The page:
Late-season Ruby-throated Hummingbird
We checked each of our late-season visitors carefully to be reasonably certain that none was a stray western species of hummingbird.  All appear to be female or juvenile “Ruby-throats”.  If you have an abundance of flowering plants and/or you’re going to maintain your hummingbird feeders through the coming weeks, be on the lookout for western species.  Most are more hardy than our Ruby-throats and some have remained in the lower Susquehanna valley through the winter.
Ruby-throated Hummingbird at Mexican Cigar
As is typically the case, Ruby-throated Hummingbirds quickly gravitate toward the tubular flowers of our Cuphea ignea, the Mexican Cigar.  They find these showy plants to be absolutely irresistible.
Ruby-throated Hummingbird at Mexican Cigar
Mexican Cigar grows wild in parts of the Ruby-throated Hummingbird’s winter range.  To them, it’s comfort food.
Ruby-throated Hummingbird at Bat-faced Cuphea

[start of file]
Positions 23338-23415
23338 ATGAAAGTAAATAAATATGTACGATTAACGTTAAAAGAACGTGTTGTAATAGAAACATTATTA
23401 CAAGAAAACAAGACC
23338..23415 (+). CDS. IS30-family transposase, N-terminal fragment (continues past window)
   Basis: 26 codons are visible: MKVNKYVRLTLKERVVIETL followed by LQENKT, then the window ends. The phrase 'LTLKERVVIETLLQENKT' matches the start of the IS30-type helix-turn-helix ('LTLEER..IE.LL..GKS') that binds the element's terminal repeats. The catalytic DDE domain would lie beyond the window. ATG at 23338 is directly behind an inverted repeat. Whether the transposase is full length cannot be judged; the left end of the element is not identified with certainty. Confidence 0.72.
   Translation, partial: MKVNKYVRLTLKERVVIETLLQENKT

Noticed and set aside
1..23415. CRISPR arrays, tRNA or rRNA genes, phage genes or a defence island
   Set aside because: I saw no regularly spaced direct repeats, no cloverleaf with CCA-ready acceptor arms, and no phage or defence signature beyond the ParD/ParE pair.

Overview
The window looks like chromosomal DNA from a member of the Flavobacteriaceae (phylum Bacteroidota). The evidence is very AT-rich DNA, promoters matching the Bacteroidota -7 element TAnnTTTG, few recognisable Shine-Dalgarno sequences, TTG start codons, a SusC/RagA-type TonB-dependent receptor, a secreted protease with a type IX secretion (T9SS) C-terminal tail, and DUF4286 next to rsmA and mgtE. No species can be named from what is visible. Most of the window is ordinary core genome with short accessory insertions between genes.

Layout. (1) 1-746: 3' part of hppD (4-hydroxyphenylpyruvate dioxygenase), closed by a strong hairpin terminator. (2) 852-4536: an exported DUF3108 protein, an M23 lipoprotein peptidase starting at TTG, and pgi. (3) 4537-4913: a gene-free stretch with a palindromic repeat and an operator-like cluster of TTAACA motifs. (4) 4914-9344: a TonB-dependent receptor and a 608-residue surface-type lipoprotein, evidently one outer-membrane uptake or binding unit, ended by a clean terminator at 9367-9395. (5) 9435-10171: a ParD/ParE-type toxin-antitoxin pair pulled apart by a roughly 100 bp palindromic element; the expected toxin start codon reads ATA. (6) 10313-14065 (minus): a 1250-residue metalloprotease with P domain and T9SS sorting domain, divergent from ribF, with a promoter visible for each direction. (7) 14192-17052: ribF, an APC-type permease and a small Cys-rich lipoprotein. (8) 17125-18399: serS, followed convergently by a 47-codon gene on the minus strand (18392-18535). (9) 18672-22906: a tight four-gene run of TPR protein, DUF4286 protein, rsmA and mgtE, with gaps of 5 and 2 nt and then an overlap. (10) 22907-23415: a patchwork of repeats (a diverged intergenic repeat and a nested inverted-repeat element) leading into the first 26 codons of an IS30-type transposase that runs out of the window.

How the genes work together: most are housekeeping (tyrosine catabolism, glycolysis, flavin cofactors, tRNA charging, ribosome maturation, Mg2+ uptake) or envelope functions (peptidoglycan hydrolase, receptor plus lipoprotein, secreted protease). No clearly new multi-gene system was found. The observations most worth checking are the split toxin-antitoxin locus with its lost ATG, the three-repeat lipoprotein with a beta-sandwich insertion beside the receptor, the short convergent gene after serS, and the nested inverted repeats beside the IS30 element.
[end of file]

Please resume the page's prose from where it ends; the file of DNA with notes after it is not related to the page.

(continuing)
We’re trying some new cultivars of Cuphea to see how they do.  As this composite image shows, the hummingbirds won’t let our Bat-faced Cuphea (Cuphea llavea) alone.  It’s another plant native to Mexico and Central America, right where some of our hummingbirds spend the winter.

Remember, keep those feeders clean and the provisions fresh!  You’ll be glad you did.

Hymanoptera: A Look at Some Bees, Wasps, Hornets, and Ants

What’s all this buzz about bees?  And what’s a hymanopteran?  Well, let’s see.

Hymanoptera—our bees, wasps, hornets and ants—are generally considered to be our most evolved insects.  Some form complex social colonies.  Others lead solitary lives.  Many are essential pollinators of flowering plants, including cultivars that provide food for people around the world.  There are those with stingers for disabling prey and defending themselves and their nests.  And then there are those without stingers.  The predatory species are frequently regarded to be the most significant biological controls of the insects that might otherwise become destructive pests.  The vast majority of the Hymanoptera show no aggression toward humans, a demeanor that is seldom reciprocated.